At the same time, beware of an export consultant who’s ready to send you an agreement after spending 10 minutes on the phone. There are many times when someone will ask for our proposal or contract, and I’ll suggest they talk to references and internal stakeholders first, then regroup for another meeting in a few days or a week. If the client’s needs are outside our scope of expertise, we inform them of this and then make recommendations for where they can get help. It is more important to find a relationship that works best for both parties, than it is to immediately begin talking about price and payment terms. If all you’re looking for is a proposal, then I’ll happily refer you to someone else.
4. How will my project be managed? How will it be prioritized among your other clients?
If the consultant says, “You’ll be our top priority,” then run for the door. It either means (1) they only have one client – that’s you; or (2) they’re lying. (And in either case, move on.) The reality is that most export compliance consulting firms will have multiple projects going at once. This is expected, and it’s not the end of the world. What you want to ascertain here is how organized the consultant is and how they’ll manage the work. How will they ensure that your deadlines and deliverables don’t fall through the cracks? Who’s going to oversee the effort? What team members will be involved? What tools will be used to manage your work? What if one team member is sick or on vacation?
Consider this: If you’re talking to three different consulting firms, and all three promise to follow-up with you in a few days, but only one actually does, then what does that say about the reliability and organization of the other two? Do you think you’ll be treated any differently when you become their client? For us, this is about having adequate resources to back-up each team member, and creating a detailed project plan for every client – one that includes scope, deliverables, responsibilities, etc., and which is communicated with all parties involved. We also use online project management software which is reviewed every week during our team staff meetings – client by client – to ensure that all deliverables are on track and nothing is missed.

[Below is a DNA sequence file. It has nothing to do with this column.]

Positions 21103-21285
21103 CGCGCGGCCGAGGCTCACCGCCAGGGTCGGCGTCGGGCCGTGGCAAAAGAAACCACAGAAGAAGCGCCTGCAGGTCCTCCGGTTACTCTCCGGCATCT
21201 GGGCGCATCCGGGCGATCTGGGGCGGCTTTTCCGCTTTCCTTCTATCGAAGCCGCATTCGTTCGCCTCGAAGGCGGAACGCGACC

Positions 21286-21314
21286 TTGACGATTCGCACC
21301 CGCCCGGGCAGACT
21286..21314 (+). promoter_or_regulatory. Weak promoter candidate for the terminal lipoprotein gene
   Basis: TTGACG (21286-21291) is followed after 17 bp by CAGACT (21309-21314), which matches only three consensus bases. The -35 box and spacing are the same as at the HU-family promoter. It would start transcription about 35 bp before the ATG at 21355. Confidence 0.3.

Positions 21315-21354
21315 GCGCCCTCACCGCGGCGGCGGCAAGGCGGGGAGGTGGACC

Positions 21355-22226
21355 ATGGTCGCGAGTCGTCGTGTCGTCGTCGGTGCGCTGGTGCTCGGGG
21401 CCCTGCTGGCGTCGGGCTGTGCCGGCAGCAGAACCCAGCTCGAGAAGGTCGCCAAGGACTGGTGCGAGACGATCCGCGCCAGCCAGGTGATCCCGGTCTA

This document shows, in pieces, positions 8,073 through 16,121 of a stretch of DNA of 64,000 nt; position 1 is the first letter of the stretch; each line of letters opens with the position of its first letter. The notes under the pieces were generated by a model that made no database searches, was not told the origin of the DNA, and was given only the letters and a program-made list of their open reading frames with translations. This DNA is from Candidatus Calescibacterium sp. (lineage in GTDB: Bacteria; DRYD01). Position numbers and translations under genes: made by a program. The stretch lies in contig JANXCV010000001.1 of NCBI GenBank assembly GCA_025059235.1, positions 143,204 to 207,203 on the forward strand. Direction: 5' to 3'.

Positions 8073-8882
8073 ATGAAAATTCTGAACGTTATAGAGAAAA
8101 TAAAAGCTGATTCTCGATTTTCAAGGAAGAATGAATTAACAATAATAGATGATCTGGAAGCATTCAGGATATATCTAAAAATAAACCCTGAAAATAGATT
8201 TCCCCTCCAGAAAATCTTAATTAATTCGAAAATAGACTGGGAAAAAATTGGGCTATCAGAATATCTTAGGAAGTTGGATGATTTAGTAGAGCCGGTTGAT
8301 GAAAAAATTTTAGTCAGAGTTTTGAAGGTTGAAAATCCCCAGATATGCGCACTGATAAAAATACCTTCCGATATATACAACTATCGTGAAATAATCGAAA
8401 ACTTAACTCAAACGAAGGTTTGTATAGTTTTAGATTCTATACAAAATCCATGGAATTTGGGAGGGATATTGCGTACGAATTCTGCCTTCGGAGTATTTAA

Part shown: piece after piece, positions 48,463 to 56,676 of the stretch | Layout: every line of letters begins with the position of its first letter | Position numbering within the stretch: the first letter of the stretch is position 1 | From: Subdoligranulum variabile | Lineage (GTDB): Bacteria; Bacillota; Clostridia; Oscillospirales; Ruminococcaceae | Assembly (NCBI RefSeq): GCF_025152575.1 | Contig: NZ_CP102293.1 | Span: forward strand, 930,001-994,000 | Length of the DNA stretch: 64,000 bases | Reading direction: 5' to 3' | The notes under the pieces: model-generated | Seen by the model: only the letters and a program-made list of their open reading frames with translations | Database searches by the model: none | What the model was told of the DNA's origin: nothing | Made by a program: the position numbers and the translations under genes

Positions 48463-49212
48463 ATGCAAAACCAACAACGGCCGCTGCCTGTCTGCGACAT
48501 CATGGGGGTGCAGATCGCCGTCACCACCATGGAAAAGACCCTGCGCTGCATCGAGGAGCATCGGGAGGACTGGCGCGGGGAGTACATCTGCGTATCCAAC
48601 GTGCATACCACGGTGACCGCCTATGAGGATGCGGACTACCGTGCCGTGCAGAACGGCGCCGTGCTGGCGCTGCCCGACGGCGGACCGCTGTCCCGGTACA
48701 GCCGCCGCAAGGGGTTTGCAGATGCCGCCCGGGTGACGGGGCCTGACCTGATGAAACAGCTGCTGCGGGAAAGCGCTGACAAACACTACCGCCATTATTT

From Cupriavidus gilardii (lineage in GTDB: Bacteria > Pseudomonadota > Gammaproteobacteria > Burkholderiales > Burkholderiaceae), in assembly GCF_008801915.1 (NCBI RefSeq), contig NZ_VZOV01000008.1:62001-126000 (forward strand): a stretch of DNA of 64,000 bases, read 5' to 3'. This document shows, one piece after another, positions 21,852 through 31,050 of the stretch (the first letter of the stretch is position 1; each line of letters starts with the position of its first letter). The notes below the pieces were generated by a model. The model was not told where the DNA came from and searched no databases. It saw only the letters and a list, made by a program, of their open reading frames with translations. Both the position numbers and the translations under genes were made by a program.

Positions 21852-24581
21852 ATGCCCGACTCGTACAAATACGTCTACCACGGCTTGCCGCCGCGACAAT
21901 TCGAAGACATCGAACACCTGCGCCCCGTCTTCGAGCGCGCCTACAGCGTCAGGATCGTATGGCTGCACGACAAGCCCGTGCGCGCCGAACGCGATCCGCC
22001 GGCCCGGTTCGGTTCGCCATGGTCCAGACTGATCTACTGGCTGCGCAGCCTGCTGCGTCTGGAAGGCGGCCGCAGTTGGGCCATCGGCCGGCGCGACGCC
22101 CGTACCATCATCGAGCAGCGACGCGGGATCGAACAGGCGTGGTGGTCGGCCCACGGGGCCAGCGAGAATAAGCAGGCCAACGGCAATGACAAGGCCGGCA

5. What are the last three conferences you attended on export compliance?
Let’s give them at least one easy question, OK? The previous four questions can be quite daunting, so asking about their professional development should provide some balance.
As with most professions, a commitment to continual improvement is key. For export compliance, this is not just a good idea – it’s 100% critical to success. Despite what many people think, import/export regulations are constantly changing, as are the government agencies responsible for them. If your prospective consultant can’t quickly name one or two meetings they’ve attended, it could be a sign of status quo (or worse) a belief that they have it all figured out. However, if you can’t get the export consultant to shut up about where they’ve been and what they’ve learned, then you’ll quickly get a sense of their commitment for continual growth.
Ultimately, isn’t that why you’re looking for a consultant in the first place? If you had time and resources to figure these regulations out on your own, then you would! You want a consultant that is continually refining their skills and developing new ones, because – trust me – this is a burden your organization doesn’t want to carry alone.
Take the time, because you’re worth it.
Perhaps Abraham Lincoln said it best: “Give me six hours to chop down a tree, and I’ll spend the first four hours sharpening the ax.” Choosing your company’s export consultant can be viewed in the same way. The time you spend focusing on relationships and finding the best fit for your organization will pay huge dividends when it comes time to actually "chop down the tree.”
If you want an export consultant that will positively change your organization and its bottom line, then take the time to develop a solid relationship during the interview process. Your business deserves nothing less.
Don Buehler is founder and president of Export Solutions, Inc., a consultancy firm which specializes in helping companies comply with ITAR and EAR.